Electrocautery Wart Removal

What is it?

Electrocautery Wart Removal Care Guide

  • Electrocautery Wart Removal
  • Electrocautery (e-lek-tro-kaw-ter-e) is a way to remove a wart using heat from electricity. The electricity is used to heat the needle which is put on the wart. The electricity is not sent into your body. Electrocautery can also be used to remove other growths on your skin.

  • Tell your caregiver if you have a pacemaker for your heart before having electrocautery. Usually the wart or growth will go away after one electrocautery treatment. Electrocautery usually leaves behind a wound which may take 1 to 6 weeks to heal. The time it takes the wound to heal depends on the size of the wart. Bigger warts take longer to heal. But the wart may need to be treated more than once.

Why do you need it?

Foot warts may cause pain while standing or walking. A wart does not need to be treated unless you want to get rid of it. There are other ways to remove warts, like using medicine or cryotherapy (freezing).

During your wart removal:

  • Informed Consent:

    • You have the right to understand your health problem. In words you can understand, you should be told what tests, treatments, or procedures may be done to treat your wart. Your doctor should also tell you about the risks and benefits of each treatment.

    • You may be asked to sign a consent form. If you are unable to give your consent, someone who has permission can sign this form for you. A consent form is a legal piece of paper that gives your doctor permission to do certain tests, treatments, or procedures. This form should tell you exactly what will be done to you. Your doctor should tell you what the risks and benefits of each treatment are before you sign the form. Before giving your consent, make sure all your questions have been answered so that you understand what may happen.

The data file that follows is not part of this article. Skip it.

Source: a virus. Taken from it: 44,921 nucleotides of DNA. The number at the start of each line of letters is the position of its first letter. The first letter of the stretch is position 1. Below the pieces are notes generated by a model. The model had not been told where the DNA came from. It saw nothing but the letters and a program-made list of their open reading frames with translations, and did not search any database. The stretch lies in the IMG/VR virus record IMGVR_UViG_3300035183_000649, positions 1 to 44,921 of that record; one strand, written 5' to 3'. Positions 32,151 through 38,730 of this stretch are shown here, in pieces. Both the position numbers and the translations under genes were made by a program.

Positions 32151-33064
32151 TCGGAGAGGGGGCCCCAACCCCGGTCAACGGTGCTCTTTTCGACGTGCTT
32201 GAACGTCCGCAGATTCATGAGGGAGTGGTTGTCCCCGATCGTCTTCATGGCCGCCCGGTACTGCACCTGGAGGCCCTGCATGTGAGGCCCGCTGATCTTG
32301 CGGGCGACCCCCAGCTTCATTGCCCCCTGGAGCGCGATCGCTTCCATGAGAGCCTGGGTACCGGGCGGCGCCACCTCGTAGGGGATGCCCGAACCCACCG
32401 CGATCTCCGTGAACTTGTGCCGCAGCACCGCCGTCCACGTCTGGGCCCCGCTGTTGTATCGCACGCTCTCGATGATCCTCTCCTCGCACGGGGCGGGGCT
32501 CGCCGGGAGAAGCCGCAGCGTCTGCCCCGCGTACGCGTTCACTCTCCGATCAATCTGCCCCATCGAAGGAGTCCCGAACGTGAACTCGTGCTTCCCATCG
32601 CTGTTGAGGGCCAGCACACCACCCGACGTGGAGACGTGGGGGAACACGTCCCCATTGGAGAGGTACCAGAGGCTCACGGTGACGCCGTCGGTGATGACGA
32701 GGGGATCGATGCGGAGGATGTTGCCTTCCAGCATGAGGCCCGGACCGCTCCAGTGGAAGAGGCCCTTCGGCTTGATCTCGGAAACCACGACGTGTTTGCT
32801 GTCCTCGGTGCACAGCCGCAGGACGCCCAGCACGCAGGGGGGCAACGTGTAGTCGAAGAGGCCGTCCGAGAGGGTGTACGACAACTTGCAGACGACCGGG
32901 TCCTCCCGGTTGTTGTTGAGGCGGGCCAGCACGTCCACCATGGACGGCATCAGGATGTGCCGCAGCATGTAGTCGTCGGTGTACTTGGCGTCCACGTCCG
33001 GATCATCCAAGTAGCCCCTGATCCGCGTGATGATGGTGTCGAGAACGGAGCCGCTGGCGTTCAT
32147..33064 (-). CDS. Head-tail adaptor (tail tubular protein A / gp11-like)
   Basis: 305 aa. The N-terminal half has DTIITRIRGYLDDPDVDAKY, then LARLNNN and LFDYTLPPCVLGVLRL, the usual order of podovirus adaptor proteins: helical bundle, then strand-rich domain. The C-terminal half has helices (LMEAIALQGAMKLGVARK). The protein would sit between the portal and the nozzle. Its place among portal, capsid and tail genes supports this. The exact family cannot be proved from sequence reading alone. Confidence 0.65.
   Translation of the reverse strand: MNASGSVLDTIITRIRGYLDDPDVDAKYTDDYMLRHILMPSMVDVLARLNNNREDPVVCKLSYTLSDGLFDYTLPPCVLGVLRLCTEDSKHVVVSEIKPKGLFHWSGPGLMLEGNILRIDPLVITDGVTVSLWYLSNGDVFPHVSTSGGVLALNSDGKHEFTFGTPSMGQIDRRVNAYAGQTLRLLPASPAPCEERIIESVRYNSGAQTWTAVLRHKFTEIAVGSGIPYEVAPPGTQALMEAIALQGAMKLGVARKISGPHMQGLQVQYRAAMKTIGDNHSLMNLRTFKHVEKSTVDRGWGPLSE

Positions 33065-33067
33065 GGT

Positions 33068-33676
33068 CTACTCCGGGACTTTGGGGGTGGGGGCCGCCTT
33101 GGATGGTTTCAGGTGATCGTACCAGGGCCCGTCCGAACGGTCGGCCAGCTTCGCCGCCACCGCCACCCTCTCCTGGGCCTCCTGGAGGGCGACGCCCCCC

• The wart and the area around it will be cleaned. Your caregiver may give you numbing medicine so you will have little pain. Tell your caregiver if you are allergic to any numbing medicines, like novacaine, lidocaine, or epinephrine.

  • A tool with a thin, needle-like hot tip is put on your wart. The skin cells are killed by the heat which burns them. The area around your wart may look like it is charred (white and swollen). Your caregiver will remove the dead skin. A skin sample may be sent to the lab for tests.

  • The treatment will take about 20 to 30 minutes. Your caregiver will cover the area with a bandage.

  • It is very important to keep your wound clean with soap and water to prevent infection. You may cover it with a small bandage to protect it for a few days. If the bandage gets wet, change it with a clean, dry bandage.

  • A soft scab will form over the treated area. It will drop off by itself and leave a small scar.

  • If your wound continues to ooze blood during the first 24 hours, use a clean tissue or cloth and apply firm gentle pressure to the area for 10 minutes. Repeat this for another 10 minutes if the bleeding does not stop. Call your caregiver if the bleeding continues after 20 minutes.

Call your caregiver if:

  • You have more pain, swelling, redness, or drainage in the treated area. These may mean you have a wound infection.

  • The skin around your wart is red and hot.

  • The warts do not go away or you get more warts.

See your caregiver right away if:

  • You have a fever or shaking chills.

Care Agreement

You have the right to help plan your care. To help with this plan, you must learn about your health condition and how it may be treated. You can then discuss treatment options with your caregivers. Work with them to decide what care may be used to treat you. You always have the right to refuse treatment.

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